Choosing the right tech for UBI

Data collection opportunities are now significantly diversified from the early days of usage-based insurance (UBI). There is little doubt that UBI is the future of car insurance but questions still loom over data technology, taking into account an array of factors from cost and privacy concerns to consumer adoption and attitudes.

From installation fees to hardware, differing investments are needed to develop a UBI product based around the dongle compared to a smartphone alternative. Does the low-price relay to return on investment?

“Part of the answer lies in what the insurer wishes to accomplish with the technology,” says Robin Harbage, director at Willis Towers Watson. “A dongle solution can be practical if the insurer finds means to utilise the technology efficiently. Dongles can provide additional value such as vehicle health reports and if they are issued in sufficient quantities, or recycled efficiently to bring down the marginal cost, then the additional value can make it a cost effective value. However, most insurers will likely gravitate to the more cost efficient technology of smartphones, so long as they are responsible for the direct collection of data.”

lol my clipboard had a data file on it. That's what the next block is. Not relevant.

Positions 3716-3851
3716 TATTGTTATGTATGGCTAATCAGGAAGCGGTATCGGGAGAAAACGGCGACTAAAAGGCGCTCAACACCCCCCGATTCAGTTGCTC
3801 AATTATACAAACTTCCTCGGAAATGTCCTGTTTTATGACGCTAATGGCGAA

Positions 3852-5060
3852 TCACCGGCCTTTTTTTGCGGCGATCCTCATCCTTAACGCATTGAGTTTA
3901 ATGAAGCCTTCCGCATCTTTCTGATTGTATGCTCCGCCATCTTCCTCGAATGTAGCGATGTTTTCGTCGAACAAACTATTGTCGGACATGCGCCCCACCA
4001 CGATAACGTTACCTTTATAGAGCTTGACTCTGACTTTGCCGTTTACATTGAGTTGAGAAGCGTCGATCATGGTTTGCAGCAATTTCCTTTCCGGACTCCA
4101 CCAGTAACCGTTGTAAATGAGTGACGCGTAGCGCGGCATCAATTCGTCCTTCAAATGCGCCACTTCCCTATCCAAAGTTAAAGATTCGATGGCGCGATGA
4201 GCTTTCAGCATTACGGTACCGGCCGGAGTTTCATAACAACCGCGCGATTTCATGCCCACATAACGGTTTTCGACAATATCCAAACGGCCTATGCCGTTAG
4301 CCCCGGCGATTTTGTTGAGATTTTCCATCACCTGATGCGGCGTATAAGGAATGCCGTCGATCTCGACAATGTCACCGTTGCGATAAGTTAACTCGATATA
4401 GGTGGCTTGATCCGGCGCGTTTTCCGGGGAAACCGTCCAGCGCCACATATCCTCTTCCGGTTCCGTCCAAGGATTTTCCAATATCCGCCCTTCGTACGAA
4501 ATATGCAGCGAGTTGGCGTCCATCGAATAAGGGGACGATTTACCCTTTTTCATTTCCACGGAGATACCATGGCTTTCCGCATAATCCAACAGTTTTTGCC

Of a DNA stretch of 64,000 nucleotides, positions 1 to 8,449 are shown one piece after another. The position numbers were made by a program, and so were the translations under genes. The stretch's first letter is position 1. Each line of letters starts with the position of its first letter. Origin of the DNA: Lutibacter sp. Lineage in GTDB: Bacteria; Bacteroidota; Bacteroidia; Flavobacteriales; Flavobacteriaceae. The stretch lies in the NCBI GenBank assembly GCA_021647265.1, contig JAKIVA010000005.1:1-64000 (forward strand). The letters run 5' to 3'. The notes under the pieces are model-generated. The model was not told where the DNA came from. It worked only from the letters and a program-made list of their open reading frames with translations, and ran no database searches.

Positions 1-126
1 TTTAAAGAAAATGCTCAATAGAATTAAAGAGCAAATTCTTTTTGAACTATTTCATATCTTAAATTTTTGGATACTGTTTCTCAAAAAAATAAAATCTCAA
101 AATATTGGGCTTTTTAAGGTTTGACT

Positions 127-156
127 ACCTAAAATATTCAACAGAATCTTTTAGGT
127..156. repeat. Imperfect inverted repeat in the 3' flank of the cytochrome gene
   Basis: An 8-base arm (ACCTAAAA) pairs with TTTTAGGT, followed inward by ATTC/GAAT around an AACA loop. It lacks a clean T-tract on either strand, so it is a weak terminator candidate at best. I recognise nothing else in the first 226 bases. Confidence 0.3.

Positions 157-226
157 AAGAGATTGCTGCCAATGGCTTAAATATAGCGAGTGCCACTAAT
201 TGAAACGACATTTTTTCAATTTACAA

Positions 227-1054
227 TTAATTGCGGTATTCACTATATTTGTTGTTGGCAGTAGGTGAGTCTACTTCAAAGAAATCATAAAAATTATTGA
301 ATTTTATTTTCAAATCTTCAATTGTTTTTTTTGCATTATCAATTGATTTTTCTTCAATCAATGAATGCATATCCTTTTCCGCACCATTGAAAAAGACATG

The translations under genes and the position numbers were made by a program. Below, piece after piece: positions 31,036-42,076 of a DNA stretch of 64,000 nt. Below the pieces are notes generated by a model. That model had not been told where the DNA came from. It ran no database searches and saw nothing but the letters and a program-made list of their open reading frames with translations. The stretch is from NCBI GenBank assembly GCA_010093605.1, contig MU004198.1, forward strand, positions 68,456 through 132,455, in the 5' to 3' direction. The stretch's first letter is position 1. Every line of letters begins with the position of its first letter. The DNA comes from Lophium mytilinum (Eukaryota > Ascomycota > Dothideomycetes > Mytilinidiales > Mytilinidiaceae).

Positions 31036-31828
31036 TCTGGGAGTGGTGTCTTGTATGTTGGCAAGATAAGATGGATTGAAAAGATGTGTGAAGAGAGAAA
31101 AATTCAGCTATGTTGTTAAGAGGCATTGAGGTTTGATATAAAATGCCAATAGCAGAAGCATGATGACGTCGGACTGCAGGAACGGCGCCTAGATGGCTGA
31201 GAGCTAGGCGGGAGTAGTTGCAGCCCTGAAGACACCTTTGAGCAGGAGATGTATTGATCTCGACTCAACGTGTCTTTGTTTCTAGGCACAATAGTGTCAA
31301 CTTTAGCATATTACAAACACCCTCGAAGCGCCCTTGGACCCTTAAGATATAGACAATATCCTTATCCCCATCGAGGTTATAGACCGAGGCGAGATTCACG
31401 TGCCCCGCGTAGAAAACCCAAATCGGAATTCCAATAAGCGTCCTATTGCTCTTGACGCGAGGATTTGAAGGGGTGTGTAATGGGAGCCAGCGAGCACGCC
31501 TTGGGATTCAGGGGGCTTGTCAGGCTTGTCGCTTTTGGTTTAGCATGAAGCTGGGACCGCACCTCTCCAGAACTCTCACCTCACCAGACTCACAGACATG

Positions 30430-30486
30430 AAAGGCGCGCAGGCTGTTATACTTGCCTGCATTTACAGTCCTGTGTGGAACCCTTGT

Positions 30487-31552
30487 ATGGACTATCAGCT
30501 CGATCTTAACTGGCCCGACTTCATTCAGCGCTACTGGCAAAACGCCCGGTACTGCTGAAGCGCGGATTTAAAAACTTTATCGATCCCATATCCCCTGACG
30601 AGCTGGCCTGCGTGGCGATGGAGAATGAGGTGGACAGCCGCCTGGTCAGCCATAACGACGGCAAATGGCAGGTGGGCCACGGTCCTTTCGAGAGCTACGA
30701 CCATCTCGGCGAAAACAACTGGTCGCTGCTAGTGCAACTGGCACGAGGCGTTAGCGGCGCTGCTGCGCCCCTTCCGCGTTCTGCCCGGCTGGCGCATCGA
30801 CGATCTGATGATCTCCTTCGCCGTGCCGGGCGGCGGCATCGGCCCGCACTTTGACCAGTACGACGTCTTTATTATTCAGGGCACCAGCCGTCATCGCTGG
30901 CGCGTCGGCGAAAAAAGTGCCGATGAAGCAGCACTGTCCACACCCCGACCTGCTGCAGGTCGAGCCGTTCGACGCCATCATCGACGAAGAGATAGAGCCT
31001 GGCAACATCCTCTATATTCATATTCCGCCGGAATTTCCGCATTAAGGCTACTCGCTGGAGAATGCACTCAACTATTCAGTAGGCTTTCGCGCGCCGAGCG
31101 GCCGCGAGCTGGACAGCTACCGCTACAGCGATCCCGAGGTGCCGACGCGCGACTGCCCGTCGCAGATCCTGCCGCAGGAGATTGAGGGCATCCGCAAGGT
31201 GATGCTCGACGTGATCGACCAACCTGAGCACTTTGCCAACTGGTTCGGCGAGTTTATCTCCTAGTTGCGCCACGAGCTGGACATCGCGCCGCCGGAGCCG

Randy Carroll, CBO of ClientDesk, adds his view: “The cost of technology does play a factor when it comes to ROI. Insurers who are using UBI data are trying to offer consumers a better priced product based on more accurate variables than what has traditionally used to determine price. The cost of technology offsets a significant amount of the savings making it more difficult for consumers to adopt. As the technology advances the cost lowers and the true savings of a UBI priced product will be realised.”